Figure 2 illustrates the cycling LTS in Toronto without the COVID cycling infrastructure. Although over 75% of the network consisted of LTS1/2 links, they were largely bounded by stressful arterials of LTS3/4, limiting low-stress cycling access. On average, the maximum possible cycling time at LTS2 was 14.6 minutes (Table 2), much less than the 30 minutes allotted by the methodology. Without COVID cycling infrastructure, the mean accessible population and jobs at LTS2 were 59,934 and 32,412, respectively, representing 13.0% and 11.4% of what would be possible if all city roads were low-stress (accessibility at LTS4). At LTS2, food stores and parks were inaccessible to 1,646 and 611 DAs, respectively, comprising 47.2% and 18.3% of the population.
With COVID cycling infrastructure, we calculated that travel time and reachable area at LTS2 expanded by 4.1% and 7.6%, respectively (Table 3). This expansion corresponds to a 10-20% increase in population, job and food store accessibility, and a 6.3% increase in park accessibility. Figure 3 illustrates the changes in accessibility across Toronto. Accessibility increased around all COVID-19 cycling infrastructure, but gains were spatially heterogeneous. In some central locations, access increased by well over 100,000 people or jobs. Infrastructure in the north and east of the city provided new access to food and parks. Increases in accessibility occurred most intensively around central Toronto, with smaller gains in other parts of the city.
Toronto has long had a spatial concentration of cycling infrastructure in downtown. The service provided by any new element of transport infrastructure is magnified by the existing infrastructure it connects to (Saxe and Kasraian 2020). While the COVID cycling infrastructure included new infrastructure in the east and north of the city, these areas remain early on the S-Curve of accessibility given the limited links with pre-existing cycling infrastructure. The concentration of food stores, jobs, and population in the central city intensifies this difference. As such, accessibility improved most in the central city and the COVID-19 cycling infrastructure would need to be augmented by additional infrastructure in the west, north and east of Toronto to see parallel gains in those regions. The part of the city that saw the largest accessibility increase corresponds to the more socially advantaged areas (Foth, Manaugh, and El-Geneidy 2013) echoing the challenging relationship between infrastructure distribution and socioeconomics in Toronto (Hosford and Winters 2018; El-Geneidy et al. 2016; Foth, Manaugh, and El-Geneidy 2013). This issue is exacerbated by the dominant lower density, automobile oriented land use patterns in those parts of the city, combined with a history of challenges in building and maintaining cycling infrastructure outside the central city. The Brimley Road COVID cycle tracks in east Toronto were removed in December 2020. Seventeen DAs with a combined population of 14,919 were provided new access to food stores by bike when those COVID cycle tracks were present. This area also had experienced some of the largest increases in access to park space in the city (>3 km2).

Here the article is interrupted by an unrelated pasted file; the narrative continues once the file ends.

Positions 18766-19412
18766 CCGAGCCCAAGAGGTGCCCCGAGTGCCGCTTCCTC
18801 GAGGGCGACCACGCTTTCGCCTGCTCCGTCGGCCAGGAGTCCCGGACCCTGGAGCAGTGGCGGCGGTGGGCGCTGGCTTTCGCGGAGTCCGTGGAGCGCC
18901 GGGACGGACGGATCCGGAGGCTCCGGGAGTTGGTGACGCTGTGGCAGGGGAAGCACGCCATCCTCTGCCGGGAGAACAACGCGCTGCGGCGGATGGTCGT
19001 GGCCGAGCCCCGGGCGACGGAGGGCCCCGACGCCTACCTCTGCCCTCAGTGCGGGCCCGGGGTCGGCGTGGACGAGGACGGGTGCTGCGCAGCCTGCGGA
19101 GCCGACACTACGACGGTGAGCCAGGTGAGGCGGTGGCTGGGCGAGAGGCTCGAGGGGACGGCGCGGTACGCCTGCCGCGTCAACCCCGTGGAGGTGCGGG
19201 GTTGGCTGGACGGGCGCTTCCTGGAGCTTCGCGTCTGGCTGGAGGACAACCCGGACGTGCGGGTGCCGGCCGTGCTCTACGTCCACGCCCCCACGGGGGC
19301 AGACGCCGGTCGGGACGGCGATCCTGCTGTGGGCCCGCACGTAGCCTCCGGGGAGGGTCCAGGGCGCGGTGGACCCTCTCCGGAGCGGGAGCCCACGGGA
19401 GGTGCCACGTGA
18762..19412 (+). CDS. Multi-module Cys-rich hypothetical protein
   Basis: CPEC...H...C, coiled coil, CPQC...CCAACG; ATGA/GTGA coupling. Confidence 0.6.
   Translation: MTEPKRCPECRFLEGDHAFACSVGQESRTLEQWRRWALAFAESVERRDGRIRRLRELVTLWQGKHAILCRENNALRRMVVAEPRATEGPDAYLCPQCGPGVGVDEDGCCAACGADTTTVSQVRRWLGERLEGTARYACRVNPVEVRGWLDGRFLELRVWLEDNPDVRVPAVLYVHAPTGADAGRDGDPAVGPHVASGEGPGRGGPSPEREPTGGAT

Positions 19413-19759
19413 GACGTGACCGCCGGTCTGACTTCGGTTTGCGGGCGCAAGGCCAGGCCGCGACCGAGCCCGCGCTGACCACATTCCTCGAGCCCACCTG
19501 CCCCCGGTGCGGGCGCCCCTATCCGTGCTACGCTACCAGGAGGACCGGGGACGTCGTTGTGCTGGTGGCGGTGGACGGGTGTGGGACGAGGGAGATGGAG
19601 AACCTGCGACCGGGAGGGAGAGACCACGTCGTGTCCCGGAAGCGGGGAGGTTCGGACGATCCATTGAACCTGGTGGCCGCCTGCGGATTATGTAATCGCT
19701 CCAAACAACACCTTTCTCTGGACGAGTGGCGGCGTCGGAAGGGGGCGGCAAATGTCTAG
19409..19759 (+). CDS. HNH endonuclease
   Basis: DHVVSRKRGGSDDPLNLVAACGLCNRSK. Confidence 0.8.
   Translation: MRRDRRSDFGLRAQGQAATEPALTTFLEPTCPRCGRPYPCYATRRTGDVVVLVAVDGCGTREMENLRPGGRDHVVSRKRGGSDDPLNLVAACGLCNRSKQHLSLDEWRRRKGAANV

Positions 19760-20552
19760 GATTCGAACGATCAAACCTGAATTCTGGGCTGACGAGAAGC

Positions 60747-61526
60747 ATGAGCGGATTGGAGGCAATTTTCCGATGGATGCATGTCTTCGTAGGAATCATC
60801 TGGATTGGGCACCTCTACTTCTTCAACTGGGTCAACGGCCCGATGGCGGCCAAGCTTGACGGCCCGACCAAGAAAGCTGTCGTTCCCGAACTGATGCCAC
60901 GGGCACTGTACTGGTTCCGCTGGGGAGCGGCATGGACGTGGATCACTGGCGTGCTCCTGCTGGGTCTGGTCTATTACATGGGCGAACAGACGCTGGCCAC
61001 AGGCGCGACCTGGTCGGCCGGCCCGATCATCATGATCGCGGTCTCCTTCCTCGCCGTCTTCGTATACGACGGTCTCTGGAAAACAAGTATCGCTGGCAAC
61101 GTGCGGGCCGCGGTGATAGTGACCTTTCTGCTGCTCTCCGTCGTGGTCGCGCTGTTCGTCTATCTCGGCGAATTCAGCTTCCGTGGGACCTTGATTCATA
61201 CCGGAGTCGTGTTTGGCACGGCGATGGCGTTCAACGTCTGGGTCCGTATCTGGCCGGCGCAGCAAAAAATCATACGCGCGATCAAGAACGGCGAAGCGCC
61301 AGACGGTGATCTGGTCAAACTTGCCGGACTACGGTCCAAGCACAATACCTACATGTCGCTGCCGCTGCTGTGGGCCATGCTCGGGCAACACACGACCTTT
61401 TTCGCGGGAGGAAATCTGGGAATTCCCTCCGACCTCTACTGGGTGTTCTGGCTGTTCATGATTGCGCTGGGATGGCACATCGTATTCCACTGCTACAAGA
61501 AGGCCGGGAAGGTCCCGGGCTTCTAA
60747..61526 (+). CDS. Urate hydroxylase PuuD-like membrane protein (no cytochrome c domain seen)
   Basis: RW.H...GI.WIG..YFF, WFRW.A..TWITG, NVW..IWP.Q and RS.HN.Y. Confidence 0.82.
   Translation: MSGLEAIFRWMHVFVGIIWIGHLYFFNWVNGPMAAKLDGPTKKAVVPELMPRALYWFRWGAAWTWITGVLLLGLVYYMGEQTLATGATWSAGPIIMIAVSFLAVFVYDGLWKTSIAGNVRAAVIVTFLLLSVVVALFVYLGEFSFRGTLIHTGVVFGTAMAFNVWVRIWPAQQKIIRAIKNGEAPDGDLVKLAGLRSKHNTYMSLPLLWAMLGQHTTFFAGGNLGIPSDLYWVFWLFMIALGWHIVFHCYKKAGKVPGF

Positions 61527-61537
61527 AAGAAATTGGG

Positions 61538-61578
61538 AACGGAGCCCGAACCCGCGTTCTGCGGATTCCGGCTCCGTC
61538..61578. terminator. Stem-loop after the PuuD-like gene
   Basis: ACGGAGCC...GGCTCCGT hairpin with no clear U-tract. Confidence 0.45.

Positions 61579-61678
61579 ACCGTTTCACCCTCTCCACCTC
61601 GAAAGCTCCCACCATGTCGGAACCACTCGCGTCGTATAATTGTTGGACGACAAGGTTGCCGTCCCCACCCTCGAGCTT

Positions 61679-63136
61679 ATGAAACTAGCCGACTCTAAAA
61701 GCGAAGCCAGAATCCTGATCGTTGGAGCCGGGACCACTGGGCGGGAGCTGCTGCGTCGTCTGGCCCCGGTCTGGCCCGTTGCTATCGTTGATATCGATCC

Overall, the accessibility impacts of the COVID cycling infrastructure in Toronto were large, if uneven. A longer selected travel time or a faster cycling speed would increase the estimated accessibility gains. Nevertheless, the main barrier to cycling accessibility in much of Toronto remains limited and disconnected cycling infrastructure.
This research was supported by funding from the City of Toronto.